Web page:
As Korsh told it, he wrote the script just to try and get a job. “I never wanted to create my own show; I just wanted to land on someone else’s show.”
The showrunner was clear on the serendipitous connection between “Suits” and the writers’ strike. Korsh talked to The Hollywood Reporter earlier this year to explain how “Suits” benefitted from the results of the 2007-2008 strike when it came to residuals. That show generated residuals from cable, but also from international broadcast and even streaming (since “Suits” was licensed to streaming platforms rather than made by them). A show made for streaming today would generate nowhere near the amount of residual money “Suits” made years ago, which was a big reason why the WGA went on strike earlier this year.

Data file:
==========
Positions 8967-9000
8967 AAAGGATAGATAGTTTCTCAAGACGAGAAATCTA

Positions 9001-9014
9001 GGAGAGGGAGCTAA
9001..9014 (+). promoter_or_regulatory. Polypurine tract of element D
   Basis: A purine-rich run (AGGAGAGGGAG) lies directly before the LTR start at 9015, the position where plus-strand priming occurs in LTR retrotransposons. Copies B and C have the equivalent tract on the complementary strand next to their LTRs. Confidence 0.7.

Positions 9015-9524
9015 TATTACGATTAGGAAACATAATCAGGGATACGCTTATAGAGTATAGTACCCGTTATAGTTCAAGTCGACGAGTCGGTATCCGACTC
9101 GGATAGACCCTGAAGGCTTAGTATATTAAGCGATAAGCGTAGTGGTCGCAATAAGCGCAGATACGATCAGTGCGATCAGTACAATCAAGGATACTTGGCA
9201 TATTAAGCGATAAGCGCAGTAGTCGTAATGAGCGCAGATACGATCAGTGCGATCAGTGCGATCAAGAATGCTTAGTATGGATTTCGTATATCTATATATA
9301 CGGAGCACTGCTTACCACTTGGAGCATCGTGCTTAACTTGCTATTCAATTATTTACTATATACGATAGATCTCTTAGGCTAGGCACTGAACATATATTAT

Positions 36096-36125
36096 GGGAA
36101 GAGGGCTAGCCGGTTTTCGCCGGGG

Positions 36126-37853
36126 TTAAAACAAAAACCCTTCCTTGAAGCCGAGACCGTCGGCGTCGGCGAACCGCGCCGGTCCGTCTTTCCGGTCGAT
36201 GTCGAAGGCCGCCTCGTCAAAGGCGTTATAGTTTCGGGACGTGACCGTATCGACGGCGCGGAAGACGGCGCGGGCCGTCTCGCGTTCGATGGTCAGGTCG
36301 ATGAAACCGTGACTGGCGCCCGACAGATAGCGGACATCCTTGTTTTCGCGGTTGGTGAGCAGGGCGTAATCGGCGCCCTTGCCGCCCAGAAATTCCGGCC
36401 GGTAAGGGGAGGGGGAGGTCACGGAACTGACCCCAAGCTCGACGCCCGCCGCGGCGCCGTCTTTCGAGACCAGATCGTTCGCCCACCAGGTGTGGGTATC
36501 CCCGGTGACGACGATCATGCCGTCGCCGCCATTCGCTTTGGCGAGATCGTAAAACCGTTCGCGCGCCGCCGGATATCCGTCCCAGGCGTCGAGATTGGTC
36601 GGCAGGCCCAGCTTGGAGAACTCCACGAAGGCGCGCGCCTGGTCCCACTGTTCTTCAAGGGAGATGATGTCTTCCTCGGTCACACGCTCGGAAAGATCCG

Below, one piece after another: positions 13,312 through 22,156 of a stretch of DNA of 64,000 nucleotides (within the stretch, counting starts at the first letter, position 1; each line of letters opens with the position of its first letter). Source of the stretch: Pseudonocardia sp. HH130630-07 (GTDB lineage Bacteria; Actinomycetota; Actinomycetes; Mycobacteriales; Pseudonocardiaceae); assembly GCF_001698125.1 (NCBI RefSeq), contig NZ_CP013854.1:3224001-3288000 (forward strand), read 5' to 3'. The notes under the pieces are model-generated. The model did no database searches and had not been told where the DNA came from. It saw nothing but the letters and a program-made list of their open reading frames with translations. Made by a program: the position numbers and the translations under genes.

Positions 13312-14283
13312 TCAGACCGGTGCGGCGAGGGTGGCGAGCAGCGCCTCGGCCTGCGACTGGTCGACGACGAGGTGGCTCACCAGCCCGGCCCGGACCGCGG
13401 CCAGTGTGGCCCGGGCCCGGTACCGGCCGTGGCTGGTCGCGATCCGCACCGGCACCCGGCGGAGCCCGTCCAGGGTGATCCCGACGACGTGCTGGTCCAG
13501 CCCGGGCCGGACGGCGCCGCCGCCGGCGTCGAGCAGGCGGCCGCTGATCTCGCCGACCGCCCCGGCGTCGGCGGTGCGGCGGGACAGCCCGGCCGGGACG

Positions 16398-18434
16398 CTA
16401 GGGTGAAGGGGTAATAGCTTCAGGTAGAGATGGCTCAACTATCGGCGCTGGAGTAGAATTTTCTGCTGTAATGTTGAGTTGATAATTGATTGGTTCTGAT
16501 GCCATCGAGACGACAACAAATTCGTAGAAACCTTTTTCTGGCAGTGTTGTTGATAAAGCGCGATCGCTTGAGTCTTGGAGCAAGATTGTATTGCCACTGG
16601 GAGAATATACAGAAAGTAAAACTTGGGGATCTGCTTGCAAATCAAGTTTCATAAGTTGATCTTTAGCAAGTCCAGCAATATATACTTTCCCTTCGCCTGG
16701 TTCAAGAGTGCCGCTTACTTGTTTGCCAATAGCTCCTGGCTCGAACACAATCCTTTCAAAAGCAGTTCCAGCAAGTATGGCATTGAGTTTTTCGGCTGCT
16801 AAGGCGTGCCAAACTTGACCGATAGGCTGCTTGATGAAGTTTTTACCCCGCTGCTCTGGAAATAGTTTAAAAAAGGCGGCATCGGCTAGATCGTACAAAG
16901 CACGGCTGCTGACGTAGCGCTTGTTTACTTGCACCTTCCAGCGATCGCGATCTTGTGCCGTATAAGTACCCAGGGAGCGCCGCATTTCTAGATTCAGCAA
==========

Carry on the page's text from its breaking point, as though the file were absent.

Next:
Thankfully, the WGA did get a new deal, one that addressed most of their concerns and got writers residuals for streaming titles. A show like “Suits” would never get as popular if it had gotten made for streaming today as it was when made for cable, because shows simply don’t get 134 episodes nowadays. At least it would compensate writers fairly if it did get made for streaming, however. And that’s all thanks to unions.